The CDC causes of heroin addiction are a great resource to reference, but not everyone will relate to the suggestions on that list of causes for heroin addiction. In general, some of the leading causes of heroin addiction include genetic causes of heroin addiction, physical causes of heroin addiction, and psychological causes of heroin addiction.

Genetic Causes of Heroin Addiction

Some genetic and physiological reactions are associated with the increased use of, abuse of, and addiction to heroin. Additionally, poor health, illnesses, or injuries can be related to the misuse of heroin and other opioid drugs. Moreover, personality characteristics, such as cynicism or anger towards oneself, may also be associated with the misuse of heroin.

Physical Causes of Heroin Addiction

Individuals who experience high levels of chronic pain may be more likely to misuse heroin. Since heroin is addictive, using heroin or other types of drugs can influence an individual’s likelihood of misusing heroin.4

Psychological Causes of Heroin Addiction

Heroin addiction causes can also include comorbid disorders, like mental health disorders. Some of the mental health disorders that are considered potential causes of addiction include depression, anxiety, impulsivity, suicidal ideations, and a history of alcohol use or other drug abuse.4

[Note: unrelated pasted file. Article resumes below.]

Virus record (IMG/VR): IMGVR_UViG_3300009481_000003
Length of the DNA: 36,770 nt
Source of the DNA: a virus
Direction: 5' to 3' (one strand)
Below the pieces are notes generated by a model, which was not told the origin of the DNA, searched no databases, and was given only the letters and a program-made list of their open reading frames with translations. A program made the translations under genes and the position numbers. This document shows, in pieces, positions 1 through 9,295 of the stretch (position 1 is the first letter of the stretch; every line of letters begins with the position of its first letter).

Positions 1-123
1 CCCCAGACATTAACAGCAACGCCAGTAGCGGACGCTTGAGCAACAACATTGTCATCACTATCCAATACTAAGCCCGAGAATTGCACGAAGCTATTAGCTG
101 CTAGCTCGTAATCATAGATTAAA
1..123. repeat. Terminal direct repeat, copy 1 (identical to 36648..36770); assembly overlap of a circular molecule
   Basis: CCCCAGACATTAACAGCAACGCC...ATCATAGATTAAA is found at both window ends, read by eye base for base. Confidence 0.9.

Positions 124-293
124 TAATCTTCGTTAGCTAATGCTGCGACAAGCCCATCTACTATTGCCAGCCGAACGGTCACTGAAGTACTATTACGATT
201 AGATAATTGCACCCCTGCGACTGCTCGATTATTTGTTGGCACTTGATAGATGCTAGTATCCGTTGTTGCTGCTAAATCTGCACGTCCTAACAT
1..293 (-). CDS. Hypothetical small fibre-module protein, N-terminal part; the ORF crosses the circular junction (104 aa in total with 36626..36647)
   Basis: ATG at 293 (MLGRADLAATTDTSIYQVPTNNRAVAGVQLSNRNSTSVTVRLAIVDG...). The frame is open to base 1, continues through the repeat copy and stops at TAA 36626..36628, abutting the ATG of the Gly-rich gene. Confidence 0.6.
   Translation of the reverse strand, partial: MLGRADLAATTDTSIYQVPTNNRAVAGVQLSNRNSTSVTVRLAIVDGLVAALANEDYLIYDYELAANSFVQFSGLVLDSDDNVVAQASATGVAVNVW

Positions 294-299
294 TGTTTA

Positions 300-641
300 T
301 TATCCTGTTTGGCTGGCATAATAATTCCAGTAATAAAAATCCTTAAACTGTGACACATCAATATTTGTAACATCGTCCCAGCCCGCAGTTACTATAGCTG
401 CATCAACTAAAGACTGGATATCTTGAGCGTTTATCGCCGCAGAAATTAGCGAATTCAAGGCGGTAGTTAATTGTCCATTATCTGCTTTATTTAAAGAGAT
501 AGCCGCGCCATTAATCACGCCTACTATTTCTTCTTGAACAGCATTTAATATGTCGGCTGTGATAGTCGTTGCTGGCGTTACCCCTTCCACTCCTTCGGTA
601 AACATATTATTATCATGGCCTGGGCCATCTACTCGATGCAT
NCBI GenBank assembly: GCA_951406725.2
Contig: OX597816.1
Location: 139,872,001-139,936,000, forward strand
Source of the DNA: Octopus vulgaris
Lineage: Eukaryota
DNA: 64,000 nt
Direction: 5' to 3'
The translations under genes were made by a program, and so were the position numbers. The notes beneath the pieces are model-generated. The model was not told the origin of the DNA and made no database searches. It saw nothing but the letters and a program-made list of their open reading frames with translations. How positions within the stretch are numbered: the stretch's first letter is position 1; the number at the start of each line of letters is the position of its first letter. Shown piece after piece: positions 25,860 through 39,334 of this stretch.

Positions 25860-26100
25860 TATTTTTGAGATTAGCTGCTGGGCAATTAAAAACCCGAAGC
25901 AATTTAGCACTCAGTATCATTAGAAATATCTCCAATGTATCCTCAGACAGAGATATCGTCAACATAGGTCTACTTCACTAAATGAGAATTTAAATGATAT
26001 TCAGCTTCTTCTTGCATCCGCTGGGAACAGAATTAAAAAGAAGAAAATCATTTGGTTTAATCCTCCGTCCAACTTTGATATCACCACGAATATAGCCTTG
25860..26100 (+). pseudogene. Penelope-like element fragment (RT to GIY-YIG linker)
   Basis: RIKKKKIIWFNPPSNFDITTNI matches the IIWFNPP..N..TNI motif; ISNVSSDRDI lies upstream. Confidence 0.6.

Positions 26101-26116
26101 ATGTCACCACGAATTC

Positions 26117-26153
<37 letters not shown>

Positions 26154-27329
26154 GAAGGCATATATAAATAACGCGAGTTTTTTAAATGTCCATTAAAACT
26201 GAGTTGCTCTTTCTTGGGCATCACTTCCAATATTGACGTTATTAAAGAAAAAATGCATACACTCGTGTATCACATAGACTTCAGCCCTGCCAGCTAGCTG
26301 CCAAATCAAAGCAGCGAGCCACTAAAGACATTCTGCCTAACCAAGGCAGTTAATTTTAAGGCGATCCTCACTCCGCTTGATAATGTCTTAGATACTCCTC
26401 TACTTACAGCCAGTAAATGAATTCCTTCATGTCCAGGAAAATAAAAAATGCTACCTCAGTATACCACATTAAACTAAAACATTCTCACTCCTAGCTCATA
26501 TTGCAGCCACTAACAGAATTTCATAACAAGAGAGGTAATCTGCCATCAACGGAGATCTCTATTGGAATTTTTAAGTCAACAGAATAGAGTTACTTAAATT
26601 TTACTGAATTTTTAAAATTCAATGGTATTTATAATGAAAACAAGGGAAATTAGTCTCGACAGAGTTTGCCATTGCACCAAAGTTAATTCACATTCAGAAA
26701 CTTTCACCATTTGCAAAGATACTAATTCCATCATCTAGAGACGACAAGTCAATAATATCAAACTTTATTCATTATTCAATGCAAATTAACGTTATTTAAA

Also, those who have experienced discrimination, felt peer-pressured, engaged in delinquent behaviors, gone to jail, spent time in detention centers, or can easily access heroin may be more likely to use heroin as well.

Signs and Symptoms of Heroin Addiction

There are several signs and symptoms of heroin addiction. While each individual’s experience will be different, there are several behavioral, physical, cognitive, and psychosocial symptoms of heroin addiction.

Heroin Addiction Diagnosis and Withdrawal

causes of heroin addiction
It is important to understand the symptoms of withdrawal for many reasons. Heroin addiction symptoms play a role in the process of getting a diagnosis. They help professionals understand the extent of people’s heroin addictions as well.

How Is Heroin Addiction Diagnosed?